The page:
Meanwhile, researchers at MSKCC are setting up a password-controlled instance of the cBioPortal software internally to host the GENIE data. CBioPortal provides tools for exploring, visualizing, and analyzing multidimensional cancer genomics datasets. Its query interface lets researchers explore things like frequently mutated genes, copy number alterations or patterns of alteration, and has the ability to link these to clinical outcomes data. A public implementation of the resource provides access to datasets from the Cancer Genome Atlas among other sources that the MSKCC development team have collected and curated over time. In addition, there are some 50 different installations of the underlying open-source software running at various institutions that are using the infrastructure in both research and clinical contexts.
The MSKCC team has begun receiving the first batches of cleaned up data from Synapse. During the AACR conference call, Nikolaus Schultz, an associate attending computational oncologist at MSKCC and lead developer of the cBioPortal, said that the database currently contains about 6,840 tumor samples — from the 17,000 samples that consortium members have contributed so far — from 6,533 patients diagnosed with breast, colorectal, prostate, bladder, and non-small cell lung cancers among other tumor types.
These initial datasets offer fairly limited clinical annotation providing basic information on things like tumor type and site, details on whether a given sample comes from the primary tumor or from a recurrence or metastases, and patient age and gender, Schultz told GenomeWeb last week. "That's probably it for the very first iteration, but I think the project is going to move very quickly into trying to answer specific clinical questions, and then there'll be efforts at the institutions to collect clinical information that would be needed to answer those questions," he said.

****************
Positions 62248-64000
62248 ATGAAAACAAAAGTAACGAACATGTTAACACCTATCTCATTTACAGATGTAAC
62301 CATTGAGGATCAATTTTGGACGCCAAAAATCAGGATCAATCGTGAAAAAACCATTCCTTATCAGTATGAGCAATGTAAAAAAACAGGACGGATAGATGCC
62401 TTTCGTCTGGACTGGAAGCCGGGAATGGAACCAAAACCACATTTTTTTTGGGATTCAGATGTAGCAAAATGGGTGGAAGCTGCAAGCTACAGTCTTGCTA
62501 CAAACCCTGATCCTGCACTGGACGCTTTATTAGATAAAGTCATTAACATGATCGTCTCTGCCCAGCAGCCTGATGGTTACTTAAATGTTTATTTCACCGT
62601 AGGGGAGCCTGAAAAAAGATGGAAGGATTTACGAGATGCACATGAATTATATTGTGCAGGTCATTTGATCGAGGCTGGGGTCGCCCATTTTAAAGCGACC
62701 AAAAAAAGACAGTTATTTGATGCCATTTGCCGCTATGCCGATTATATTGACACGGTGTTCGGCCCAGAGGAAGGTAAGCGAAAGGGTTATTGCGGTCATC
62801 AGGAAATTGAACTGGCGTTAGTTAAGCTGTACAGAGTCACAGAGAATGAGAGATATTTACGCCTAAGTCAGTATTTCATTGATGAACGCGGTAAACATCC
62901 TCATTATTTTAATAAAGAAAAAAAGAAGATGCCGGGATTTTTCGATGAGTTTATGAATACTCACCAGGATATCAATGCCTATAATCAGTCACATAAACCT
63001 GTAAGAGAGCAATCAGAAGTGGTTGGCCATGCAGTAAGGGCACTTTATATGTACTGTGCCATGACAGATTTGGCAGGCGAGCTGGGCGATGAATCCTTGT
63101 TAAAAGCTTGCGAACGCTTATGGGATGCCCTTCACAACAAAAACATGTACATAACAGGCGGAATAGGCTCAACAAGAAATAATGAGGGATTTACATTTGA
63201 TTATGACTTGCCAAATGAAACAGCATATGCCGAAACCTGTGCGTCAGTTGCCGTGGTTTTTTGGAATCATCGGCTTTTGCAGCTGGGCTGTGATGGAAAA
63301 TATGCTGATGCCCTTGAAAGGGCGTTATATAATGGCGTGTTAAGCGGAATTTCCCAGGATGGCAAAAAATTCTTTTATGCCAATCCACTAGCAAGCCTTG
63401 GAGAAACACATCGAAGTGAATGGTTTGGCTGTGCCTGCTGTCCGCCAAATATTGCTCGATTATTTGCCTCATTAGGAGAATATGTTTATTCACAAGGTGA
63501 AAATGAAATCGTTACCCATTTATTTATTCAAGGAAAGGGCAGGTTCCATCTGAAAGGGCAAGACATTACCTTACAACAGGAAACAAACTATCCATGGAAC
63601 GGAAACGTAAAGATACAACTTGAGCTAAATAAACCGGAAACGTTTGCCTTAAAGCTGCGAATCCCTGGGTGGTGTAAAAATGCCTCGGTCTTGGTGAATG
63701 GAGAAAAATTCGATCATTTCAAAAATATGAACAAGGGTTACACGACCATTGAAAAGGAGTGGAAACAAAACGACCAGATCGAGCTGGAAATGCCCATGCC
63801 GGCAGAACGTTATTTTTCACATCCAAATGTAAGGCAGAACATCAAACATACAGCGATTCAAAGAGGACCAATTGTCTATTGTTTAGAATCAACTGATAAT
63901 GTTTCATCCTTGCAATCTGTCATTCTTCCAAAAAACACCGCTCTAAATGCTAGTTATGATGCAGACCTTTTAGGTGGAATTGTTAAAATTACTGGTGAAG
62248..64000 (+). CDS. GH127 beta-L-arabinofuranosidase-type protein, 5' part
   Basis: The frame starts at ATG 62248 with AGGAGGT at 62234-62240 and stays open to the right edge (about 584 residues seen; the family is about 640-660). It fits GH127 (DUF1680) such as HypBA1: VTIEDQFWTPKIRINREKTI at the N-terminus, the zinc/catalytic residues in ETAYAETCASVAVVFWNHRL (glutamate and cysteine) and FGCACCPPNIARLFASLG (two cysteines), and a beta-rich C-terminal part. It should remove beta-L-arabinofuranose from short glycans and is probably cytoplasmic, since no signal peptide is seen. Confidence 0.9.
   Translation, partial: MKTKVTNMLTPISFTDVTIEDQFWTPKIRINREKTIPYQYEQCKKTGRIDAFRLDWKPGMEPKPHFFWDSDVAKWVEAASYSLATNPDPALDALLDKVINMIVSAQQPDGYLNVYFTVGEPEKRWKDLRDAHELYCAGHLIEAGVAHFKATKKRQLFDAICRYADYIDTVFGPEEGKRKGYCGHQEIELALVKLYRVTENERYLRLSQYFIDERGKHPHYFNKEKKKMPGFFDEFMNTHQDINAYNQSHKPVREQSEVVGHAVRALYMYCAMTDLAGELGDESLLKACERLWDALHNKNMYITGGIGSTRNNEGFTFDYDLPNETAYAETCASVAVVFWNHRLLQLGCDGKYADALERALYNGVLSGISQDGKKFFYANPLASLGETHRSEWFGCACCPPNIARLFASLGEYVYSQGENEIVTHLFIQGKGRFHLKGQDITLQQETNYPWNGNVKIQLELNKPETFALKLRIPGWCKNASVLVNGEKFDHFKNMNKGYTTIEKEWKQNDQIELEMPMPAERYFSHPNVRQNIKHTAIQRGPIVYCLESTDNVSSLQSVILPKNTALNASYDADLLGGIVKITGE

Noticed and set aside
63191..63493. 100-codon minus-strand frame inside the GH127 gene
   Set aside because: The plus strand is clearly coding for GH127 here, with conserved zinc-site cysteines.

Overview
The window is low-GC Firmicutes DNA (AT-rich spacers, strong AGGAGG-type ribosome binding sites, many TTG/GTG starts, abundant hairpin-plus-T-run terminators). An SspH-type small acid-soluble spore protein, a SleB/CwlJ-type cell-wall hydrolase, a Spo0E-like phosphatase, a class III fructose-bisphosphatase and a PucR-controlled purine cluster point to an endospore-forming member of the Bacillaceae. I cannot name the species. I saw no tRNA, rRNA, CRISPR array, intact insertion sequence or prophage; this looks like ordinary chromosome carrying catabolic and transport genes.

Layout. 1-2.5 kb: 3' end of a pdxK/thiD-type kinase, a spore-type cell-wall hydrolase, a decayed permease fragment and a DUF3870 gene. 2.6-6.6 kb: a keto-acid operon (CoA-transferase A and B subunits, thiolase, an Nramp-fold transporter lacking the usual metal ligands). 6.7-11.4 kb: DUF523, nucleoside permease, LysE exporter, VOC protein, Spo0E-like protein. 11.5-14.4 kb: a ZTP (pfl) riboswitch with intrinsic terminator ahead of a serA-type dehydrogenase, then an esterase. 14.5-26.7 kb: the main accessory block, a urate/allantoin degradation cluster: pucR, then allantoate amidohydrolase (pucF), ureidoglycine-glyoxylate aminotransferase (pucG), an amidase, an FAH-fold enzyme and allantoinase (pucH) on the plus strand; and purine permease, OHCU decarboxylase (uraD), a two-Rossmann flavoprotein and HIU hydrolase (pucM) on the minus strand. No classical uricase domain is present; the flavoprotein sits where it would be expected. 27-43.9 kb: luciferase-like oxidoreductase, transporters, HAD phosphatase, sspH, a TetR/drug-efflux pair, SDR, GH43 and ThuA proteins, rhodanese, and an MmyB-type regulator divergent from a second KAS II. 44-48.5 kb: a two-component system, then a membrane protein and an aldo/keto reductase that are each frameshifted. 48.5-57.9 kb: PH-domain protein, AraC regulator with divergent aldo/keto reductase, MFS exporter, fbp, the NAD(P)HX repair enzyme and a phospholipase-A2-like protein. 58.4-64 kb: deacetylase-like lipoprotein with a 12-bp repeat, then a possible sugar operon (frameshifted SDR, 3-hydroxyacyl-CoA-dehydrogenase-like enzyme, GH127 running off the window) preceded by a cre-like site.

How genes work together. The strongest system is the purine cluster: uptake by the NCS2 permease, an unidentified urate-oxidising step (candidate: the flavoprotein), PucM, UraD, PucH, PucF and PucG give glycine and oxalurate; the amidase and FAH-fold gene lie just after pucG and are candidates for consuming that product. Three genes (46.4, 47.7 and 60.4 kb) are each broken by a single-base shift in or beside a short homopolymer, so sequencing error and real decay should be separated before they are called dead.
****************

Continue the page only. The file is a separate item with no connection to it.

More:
The MSKCC developers are also contributing to Sage's efforts to process data prior to transferring it to the cBioPortal. Specifically, Schultz said that they are providing Sage with some of their own pipelines for tasks such as merging cohorts and for annotating variants. However, the primary task for MSKCC will be providing access to the cleaned-up data. Moreover, "while our system will always have the latest version [of the data] visible, [researchers] can go to [Synapse] and download prior versions as well," he added.
At the moment, the developers aren't creating any specific applications for GENIE initiative other than what's already available in the broader cBioPortal infrastructure, but Schultz expects that the project will play a role in shaping the portal over the next several years, particularly as the types of samples that are sequenced expands. For example, "We are now beginning to sequence more xenografts of patients, so those have to be visualized somehow maybe in a timeline so that it's clear that a sample xenograft was derived from a particular tumor sample," he said.
It's not clear yet how the data will be made broadly available to the community following the 12-month embargo period. The GENIE datasets might continue to be maintained separately from the broader cBioPortal data, but it also all could be combined. "I don't think we've decided the exact mechanism of that yet," Schultz said.